Haidilao hotpot chain gained 3.4 per cent after it filed a profit warning with the exchange that was not as bad as some analysts expected.
The hotpot chain said it expects to see a 20 per cent decrease in revenue and a net loss for the first half of the year after the coronavirus forced it to suspend operations of all mainland stores beginning January 26. It began reopening stores on March 12. But Jefferies analysts Anne Ling and Kerith Chen, who have a hold rating on the stock, said the fall was actually less than their expected 30 per cent decline.
City chief executive Carrie Lam Cheng Yuet-ngor, in her regularly scheduled weekly news briefing Tuesday, pointed to the recent robust gains in Hong Kong stocks to counter critics who say the controversial new national security law means the death of the “one country, two systems” era. “Surely this is not doom and gloom for Hong Kong,” she said, specifically pointing to the recent surging market. She said the law will restore stability and only impact “radicals” who should expect “very serious” consequence for violating the “red line” law.
On the mainland, liquor king Kweichow Moutai continued to rise, shooting up 5.5 per cent, after reaching 1,600 yuan for the first time ever Monday. It closed at a jaw-dropping 1,688 yuan.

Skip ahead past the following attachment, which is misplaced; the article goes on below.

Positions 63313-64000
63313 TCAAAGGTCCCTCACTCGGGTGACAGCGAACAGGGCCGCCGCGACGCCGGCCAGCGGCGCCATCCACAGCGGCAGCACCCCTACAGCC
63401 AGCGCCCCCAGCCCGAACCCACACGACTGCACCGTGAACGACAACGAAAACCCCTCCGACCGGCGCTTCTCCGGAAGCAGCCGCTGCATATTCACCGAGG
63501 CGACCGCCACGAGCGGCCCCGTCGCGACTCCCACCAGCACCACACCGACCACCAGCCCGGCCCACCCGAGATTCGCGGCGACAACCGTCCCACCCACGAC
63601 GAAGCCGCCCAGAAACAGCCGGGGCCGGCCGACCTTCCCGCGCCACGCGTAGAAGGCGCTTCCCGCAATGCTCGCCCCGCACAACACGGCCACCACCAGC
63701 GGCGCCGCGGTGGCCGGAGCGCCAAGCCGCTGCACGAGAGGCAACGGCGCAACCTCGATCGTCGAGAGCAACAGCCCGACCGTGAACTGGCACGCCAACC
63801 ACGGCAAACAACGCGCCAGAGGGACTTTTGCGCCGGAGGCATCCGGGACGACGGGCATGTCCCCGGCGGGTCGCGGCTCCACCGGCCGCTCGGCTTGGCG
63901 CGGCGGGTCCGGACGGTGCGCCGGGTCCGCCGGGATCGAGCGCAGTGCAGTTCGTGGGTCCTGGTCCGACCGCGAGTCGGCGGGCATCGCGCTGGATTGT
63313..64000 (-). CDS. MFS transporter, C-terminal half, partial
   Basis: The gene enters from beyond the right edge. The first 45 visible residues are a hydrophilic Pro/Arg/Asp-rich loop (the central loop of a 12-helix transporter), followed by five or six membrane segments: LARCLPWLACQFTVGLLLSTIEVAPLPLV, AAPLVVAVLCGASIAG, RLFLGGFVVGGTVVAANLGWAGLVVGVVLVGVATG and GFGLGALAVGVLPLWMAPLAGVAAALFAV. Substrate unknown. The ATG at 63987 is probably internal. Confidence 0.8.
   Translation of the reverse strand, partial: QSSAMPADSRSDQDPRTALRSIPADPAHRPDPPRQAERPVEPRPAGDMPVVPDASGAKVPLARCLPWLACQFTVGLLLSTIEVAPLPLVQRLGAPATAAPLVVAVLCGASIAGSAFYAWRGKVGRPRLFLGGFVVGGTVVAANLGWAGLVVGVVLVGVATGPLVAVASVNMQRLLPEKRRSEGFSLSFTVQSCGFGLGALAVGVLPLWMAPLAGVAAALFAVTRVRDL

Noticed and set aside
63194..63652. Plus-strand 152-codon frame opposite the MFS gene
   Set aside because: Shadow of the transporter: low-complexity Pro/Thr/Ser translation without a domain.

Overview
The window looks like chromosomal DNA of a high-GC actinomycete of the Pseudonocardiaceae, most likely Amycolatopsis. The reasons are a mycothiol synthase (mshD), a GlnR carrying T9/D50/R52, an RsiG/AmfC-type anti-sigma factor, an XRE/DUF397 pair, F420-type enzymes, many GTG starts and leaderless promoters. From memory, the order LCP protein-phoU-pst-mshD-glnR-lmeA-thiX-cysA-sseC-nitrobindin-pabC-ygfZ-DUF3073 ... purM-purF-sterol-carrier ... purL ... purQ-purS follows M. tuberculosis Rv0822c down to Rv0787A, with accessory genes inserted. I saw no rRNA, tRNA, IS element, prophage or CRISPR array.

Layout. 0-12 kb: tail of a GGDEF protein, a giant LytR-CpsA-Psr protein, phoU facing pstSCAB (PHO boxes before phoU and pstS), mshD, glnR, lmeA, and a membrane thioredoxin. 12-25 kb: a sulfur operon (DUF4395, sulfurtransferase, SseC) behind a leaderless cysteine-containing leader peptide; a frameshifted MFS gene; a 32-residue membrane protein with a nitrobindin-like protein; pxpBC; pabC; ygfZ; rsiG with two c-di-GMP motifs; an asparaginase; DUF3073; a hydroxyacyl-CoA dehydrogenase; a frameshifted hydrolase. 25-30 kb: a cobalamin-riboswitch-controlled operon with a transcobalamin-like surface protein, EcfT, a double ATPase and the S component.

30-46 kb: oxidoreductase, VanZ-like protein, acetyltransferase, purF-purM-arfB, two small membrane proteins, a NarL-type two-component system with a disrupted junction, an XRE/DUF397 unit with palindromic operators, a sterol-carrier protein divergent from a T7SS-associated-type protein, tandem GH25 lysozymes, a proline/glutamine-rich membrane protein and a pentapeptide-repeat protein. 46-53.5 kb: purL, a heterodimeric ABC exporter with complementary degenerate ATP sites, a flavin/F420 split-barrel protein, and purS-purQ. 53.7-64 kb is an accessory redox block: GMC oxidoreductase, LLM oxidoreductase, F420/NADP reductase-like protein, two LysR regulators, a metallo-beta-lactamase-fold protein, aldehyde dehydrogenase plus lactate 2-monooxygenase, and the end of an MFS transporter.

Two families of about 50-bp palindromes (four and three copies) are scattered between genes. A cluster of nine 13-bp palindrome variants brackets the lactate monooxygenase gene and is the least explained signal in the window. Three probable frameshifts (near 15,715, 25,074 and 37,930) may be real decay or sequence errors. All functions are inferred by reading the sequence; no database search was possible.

The rapid rise of China’s top benchmarks has led to some worries about a possible bubble.
“It remains to be seen whether we see another repeat of the euphoria of the 2015 Chinese stock market rally, but it certainly seems like [retail investors are] happy to buy into it,” said Stephen Innes, chief global markets strategist at AxiCorp.
“China's army of retail investors seem to be perfectly able to look through the worrying Western media headlines of another global coronavirus record. Instead, they are listening to the enthusiastic chorus from the nation's influential state media, which are universally singing bullish from the same song page.
“And reading between the lines, [we can] finally expect that People’s Bank of China (PBoC) policy deluge the market has been hoping,” Innes added.
In the summer of 2015, a bubble formed as the Shanghai Composite Index shot up nearly 5,200 in June. That is far higher than it is trading today, and some reforms have been instituted to try to avoid a repeat.
Data from Bloomberg showed that there were key differences between the surge in Chinese stocks now and the bubble in 2015, which was fuelled by a surge in margin debt.
As of July 6, margin debt accounted for about 2 per cent of the market cap of China’s outstanding shares, compared to a peak of 4.5 per cent in 2015.
In terms of valuation, the market cap of Chinese stocks accounted for roughly 50 per cent of GDP, compared with a high of 71 per cent in 2015.
The median price to forward earnings of the members in the Shanghai Composite was also about 19 times, compared with 41 in June 2015.
Elsewhere in Asia, Japan’s Nikkei 225 and South Korea’s Kospi showed small declines.